These giants are Philippine treasures, but they also need help

April 20, 2018 - 8:42 PM
The Bolinao Marine Laboratory (BML) of the University of the Philippines Marine Science Institute (UPMSI) launched a project to protect the giant clams. (pixabay)

Giant clams may be big and strong, but they are also very vulnerable and in danger of becoming extinct.

Amid the rising concern for the environment caused by the closure of world-famous Boracay island, the University of the Philippines Marine Science Institute has launched a program that could help keep the oceans clean, save the threatened species, and even yield treasures.

The Bolinao Marine Laboratory of UPMSI launched on April 18 their “Adopt-a-Clam: Help Save a Little Giant” program in Silaqui Island, Pangasinan that aims to raise awareness about the importance of the world’s largest bivalve mollusk.

The giant clam (Tridacna gigas), locally known as “taklobo,” is one of twelve known giant clam species living in tropical marine waters and the BML takes care of six of these species.

“Your donations will be of great help in bringing back giant clams all over the Philippines and in protecting their homes on the reef,” the marine laboratory’s post read.

The project, which is part of an exhibit, received many responses, including those who are willing to be “foster parents” of these mollusks.

There are also those who could not travel to Pangasinan, but are still willing to donate. As of writing, only visitors who went to the event are allowed to adopt a clam.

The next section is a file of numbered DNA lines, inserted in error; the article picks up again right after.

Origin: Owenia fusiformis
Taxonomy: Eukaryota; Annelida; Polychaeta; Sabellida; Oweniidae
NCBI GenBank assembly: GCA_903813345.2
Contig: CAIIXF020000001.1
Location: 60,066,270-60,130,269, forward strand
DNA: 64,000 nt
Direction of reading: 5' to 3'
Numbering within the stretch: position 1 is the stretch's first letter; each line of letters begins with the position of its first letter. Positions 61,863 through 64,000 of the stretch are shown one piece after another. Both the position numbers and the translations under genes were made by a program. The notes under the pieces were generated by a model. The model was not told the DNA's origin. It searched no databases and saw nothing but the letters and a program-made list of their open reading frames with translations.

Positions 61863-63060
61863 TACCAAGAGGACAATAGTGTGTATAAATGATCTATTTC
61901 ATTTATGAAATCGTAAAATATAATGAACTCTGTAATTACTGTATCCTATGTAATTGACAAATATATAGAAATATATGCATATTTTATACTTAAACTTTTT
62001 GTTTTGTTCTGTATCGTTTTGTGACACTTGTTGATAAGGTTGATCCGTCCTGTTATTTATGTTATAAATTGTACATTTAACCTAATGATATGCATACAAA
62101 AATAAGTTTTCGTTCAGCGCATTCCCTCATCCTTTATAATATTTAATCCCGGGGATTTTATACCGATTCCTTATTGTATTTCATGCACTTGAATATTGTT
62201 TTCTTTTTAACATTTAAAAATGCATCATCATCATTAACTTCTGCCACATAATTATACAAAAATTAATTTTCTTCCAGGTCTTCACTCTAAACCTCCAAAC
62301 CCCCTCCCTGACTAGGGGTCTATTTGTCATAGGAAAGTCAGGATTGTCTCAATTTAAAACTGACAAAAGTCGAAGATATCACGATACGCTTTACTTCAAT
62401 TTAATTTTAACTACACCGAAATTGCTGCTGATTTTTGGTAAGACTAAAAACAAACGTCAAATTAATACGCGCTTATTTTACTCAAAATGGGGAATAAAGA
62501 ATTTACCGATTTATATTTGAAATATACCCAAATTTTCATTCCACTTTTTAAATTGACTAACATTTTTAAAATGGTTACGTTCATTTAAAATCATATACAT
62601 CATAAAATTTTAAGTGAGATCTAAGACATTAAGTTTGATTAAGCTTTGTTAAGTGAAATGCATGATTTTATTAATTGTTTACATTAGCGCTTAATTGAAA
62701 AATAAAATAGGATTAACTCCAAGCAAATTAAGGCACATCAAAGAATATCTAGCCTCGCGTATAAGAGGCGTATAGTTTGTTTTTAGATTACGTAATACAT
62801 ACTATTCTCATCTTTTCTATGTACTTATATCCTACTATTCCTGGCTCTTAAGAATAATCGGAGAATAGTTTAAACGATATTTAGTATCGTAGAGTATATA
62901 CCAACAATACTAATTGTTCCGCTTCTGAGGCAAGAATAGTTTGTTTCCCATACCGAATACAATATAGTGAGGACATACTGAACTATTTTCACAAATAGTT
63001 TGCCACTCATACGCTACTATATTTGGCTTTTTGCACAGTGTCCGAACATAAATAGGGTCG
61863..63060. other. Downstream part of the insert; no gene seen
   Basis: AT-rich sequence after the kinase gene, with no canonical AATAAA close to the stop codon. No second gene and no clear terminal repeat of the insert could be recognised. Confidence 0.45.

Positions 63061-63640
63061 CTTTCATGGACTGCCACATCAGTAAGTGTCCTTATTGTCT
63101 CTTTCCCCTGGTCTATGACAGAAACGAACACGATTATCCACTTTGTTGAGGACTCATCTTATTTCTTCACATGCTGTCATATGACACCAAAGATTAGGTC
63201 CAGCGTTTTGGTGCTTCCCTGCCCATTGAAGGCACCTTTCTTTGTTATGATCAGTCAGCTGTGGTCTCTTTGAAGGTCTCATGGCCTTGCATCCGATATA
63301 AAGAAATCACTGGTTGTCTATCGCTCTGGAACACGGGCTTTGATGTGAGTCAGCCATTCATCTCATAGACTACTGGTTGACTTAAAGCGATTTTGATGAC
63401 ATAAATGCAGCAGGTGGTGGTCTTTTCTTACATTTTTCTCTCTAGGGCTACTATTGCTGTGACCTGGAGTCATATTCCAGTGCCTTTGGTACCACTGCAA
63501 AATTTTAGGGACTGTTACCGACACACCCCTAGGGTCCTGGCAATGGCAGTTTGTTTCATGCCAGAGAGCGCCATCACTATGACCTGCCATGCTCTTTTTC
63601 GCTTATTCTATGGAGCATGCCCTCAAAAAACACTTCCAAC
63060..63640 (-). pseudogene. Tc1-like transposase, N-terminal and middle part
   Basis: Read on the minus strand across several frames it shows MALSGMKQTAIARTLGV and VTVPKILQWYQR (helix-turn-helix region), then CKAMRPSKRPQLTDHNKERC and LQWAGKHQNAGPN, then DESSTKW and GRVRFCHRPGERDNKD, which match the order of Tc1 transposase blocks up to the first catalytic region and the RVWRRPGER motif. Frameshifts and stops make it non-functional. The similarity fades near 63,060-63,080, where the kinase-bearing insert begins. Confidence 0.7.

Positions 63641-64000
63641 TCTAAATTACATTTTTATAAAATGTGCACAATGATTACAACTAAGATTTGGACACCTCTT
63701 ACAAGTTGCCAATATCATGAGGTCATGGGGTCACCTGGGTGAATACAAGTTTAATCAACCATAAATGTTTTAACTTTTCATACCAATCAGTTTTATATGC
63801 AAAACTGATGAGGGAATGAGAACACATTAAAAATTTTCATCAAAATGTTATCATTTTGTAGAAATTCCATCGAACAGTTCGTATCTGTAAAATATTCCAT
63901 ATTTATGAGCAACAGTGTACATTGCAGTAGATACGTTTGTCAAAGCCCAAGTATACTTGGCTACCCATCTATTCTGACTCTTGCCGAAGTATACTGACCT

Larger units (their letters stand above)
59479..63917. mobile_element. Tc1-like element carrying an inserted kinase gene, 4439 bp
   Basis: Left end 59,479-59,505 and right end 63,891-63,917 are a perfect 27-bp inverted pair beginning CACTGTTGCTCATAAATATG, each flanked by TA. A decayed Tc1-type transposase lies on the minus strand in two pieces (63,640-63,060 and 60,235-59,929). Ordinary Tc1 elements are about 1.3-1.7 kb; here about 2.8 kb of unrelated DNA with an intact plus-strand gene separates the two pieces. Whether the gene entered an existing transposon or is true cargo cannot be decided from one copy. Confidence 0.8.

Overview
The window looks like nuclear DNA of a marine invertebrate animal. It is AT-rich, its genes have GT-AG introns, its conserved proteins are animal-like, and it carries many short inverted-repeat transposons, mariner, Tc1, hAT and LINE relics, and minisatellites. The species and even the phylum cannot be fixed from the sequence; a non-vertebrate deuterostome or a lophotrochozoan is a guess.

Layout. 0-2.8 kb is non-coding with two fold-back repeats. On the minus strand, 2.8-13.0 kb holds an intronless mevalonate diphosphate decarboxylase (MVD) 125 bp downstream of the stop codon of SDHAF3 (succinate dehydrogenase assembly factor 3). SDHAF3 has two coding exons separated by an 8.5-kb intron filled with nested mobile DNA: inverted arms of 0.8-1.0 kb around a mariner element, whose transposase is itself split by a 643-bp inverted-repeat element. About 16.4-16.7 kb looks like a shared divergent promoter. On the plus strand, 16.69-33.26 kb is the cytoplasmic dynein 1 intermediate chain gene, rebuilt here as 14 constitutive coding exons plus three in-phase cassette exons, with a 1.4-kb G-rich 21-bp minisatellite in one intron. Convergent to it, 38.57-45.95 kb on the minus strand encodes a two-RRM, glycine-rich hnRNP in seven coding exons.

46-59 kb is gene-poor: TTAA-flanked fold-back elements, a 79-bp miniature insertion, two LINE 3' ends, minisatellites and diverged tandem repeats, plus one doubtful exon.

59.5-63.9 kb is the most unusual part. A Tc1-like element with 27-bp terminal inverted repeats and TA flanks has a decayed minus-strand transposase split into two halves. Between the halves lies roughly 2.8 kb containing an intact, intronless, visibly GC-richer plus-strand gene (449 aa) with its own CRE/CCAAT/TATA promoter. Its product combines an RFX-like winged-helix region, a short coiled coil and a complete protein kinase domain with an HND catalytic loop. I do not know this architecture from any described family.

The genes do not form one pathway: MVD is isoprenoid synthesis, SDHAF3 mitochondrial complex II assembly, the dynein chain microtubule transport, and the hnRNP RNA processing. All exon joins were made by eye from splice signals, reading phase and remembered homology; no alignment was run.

Marine giants with big roles

According to the Endangered Species International (ESI), giant clams “fill a valuable role as filter feeders, cleaning the water of pollutants as they ingest algae or plankton.”

They can reach sizes around 1.2 meters (3.9 feet) long and weigh up to 200 kilograms (440 lbs) and it has been estimated that they can live up to 100 years.

“These charismatic bivalves are an important ecological component of coral reefs, especially as contributors to overall productivity and providers of substrate (e.g., their shells) for many life forms,” ESI said.

“Giant clams are nurseries for fish, serving as refugees for juveniles escaping predators, and the shell ridges provide privacy for adults laying eggs,” it added.

In addition, two of the largest pearls ever found came from giant clams in the Philippines. The second largest, found in 1939 in Palawan, weighed 6.4 kilograms and was dubbed as the Pearl of Allah and later as the pearl of Lao Tzu.

The current largest recorded pearl was found in 2016 in Palawan in the possession of a fisherman who has been keeping it in his home as a good luck charm for 10 years.

Reports estimated that the 34 kilogram natural pearl could be worth $100 million.

The threat of extinction

The giant clam is among the endangered creatures listed in the Convention on International Trade in Endangered Species of Wild Flora and Fauna (CITES), a global trade agreement to protect wildlife.

According to the National Geographic, poaching caused the rapid decline of these marine organisms in the past decades.

Rachael Bale wrote in article titled, “Critical Reefs Destroyed in Poachers’ Quest for World’s Biggest Clams,” that the marine bivalves are still in-demand in China, but for a different purpose.

“Giant clams are in vogue in China for carvings, jewelry, and other ornaments—as status symbols for the wealthy and as protective charms in Chinese Buddhism,” she wrote.